THE newly released public finance figures for Scotland are something of a mixed bag.

On the positive side, Scotland is reducing its deficit – from £14.3 billion to £12.4bn.

Scots paid more tax per head than every other part of the UK, except London, the south-east and the east of England. On average we paid £400 more in tax per head than the UK as a whole.

We received £1,200 more in spending, money which rightly includes taxation from the oil and gas industry in Scottish waters.

First Minister Nicola Sturgeon is right to say the figures show that Scotland is a prosperous country.

Perhaps less positively, the country’s deficit was 8.1 per cent of GDP compared with a UK deficit of 5.6 per cent. But the relative performances of the Scotland and UK economies vary ... some years the Scottish deficit is higher, and some years it is lower. So the figures released yesterday may not be cause for unrestrained celebration, but it is hard to recognise them as the disaster described by Unionist politicians, who seem determined to seize every opportunity to cast doubt over Scotland’s ability to control at least some of its own affairs.

The unionist side won the referendum – it is hard to understand why they continue to rehearse the same old arguments, particularly in the light of an unprecedented fall in their public support after the vote itself.

Having averted independence they are now turning their attention to the prospect of full fiscal autonomy, which they now seem to be predicting would be almost as big a “disaster’’ as independence.

Alistair Carmichael, Danny Alexander and Jim Murphy have obviously failed to learn the main lesson of the referendum: there is a difference between making a positive case for the union and pouring scorn on your own country’s ability to take important decisions on its own future.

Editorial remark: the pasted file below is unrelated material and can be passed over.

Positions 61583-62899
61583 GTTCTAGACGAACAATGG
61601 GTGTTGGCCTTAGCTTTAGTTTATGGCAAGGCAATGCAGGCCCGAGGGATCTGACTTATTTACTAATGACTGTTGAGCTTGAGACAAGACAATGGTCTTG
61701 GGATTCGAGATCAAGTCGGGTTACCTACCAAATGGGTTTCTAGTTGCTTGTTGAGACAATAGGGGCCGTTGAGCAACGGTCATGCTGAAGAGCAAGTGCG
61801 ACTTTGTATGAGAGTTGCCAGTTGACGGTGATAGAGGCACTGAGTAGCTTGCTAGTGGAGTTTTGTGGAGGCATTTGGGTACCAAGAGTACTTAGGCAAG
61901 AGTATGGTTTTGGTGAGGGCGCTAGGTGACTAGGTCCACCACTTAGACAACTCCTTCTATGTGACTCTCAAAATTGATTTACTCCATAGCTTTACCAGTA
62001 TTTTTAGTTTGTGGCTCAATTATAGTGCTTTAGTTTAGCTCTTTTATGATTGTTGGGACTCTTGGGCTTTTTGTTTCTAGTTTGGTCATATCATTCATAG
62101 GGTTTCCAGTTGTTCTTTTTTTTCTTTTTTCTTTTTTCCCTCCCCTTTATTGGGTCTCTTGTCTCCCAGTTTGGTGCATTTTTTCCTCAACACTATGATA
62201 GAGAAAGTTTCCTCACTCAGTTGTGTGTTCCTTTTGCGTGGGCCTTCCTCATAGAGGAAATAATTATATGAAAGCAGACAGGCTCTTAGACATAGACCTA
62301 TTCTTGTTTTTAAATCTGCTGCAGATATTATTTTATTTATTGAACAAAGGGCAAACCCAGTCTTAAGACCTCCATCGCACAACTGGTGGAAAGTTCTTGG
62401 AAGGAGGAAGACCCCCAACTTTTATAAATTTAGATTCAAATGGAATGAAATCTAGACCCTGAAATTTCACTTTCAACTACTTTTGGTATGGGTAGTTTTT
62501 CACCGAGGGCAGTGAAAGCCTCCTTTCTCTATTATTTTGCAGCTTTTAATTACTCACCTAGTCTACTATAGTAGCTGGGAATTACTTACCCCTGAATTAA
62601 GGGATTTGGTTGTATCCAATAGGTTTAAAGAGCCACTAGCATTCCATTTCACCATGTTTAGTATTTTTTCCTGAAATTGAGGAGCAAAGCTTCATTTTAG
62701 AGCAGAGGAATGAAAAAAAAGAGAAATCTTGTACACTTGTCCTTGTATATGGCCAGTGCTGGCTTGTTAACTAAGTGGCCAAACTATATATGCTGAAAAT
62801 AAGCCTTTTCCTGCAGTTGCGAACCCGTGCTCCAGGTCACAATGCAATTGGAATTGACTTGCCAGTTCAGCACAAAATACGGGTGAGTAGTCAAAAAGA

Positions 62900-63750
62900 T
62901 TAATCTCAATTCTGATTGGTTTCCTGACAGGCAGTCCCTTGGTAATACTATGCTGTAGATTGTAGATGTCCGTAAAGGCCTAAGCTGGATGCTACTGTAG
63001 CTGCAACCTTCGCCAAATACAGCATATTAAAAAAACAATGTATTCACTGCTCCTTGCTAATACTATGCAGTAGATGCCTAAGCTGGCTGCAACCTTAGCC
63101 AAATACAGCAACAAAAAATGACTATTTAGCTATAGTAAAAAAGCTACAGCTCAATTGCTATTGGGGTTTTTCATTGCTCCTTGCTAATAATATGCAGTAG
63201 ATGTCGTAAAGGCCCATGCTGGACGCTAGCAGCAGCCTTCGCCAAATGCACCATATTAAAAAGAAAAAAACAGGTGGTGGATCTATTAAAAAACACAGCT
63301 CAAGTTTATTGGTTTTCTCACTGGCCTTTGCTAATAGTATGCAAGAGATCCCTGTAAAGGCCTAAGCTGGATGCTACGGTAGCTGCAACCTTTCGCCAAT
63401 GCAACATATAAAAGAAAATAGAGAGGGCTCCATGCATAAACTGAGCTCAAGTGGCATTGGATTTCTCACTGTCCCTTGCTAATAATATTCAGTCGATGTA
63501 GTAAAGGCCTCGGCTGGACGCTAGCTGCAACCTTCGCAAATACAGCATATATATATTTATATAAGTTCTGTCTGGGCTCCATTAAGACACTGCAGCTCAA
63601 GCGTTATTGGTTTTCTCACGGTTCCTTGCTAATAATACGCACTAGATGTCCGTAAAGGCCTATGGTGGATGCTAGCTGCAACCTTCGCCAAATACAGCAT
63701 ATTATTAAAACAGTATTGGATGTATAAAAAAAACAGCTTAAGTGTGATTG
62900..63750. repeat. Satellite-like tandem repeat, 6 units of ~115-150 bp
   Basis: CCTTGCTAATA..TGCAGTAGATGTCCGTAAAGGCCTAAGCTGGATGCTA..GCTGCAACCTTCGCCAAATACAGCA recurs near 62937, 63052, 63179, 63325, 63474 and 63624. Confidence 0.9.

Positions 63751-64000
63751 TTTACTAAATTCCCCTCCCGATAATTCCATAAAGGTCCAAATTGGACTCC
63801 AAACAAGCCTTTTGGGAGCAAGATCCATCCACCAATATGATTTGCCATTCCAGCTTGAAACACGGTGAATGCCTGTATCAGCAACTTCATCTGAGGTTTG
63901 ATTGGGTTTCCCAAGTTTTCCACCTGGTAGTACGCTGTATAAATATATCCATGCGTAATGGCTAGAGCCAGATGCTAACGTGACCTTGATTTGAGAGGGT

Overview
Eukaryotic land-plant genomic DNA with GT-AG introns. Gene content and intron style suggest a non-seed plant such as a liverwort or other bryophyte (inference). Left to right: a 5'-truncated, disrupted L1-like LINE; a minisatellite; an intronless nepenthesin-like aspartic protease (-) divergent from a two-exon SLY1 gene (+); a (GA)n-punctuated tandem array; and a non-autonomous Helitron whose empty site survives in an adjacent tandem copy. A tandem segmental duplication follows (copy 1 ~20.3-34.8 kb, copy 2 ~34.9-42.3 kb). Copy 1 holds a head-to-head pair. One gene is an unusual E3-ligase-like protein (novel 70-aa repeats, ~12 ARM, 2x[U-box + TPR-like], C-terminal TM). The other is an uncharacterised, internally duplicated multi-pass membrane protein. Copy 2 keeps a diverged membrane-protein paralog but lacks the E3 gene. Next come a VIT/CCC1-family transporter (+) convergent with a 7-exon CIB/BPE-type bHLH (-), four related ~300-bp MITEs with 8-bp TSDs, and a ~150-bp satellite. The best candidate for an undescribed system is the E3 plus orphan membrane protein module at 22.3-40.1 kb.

And if they can’t or won't understand that difference, the General Election results might be even worse for them than the opinion polls suggest.

Best advice? Make sure you're registered to vote

THE National’s report yesterday on the confusion surrounding voter registration for the General Election prompted a quick response from the Electoral Commission.

Writing in this newspaper today, Andy O’Neill, the head of the commission in Scotland gives a categorical assurance that no-one will come off the register because of the change in the system... "even if they have yet to move to the new electoral registers’’.

That is a welcome assurance, although it remains a fact that many voters are now uncertain if they have registered to vote or if they need to supply new information.

This coming General Election is the most important for decades and offers Scotland a real chance to gain more powers to shape our future. It is essential that as many people vote as possible.

Under the present circumstances the best advice would be: check if you are registered ... and if you are not, make sure you take the necessary steps to secure your right to vote.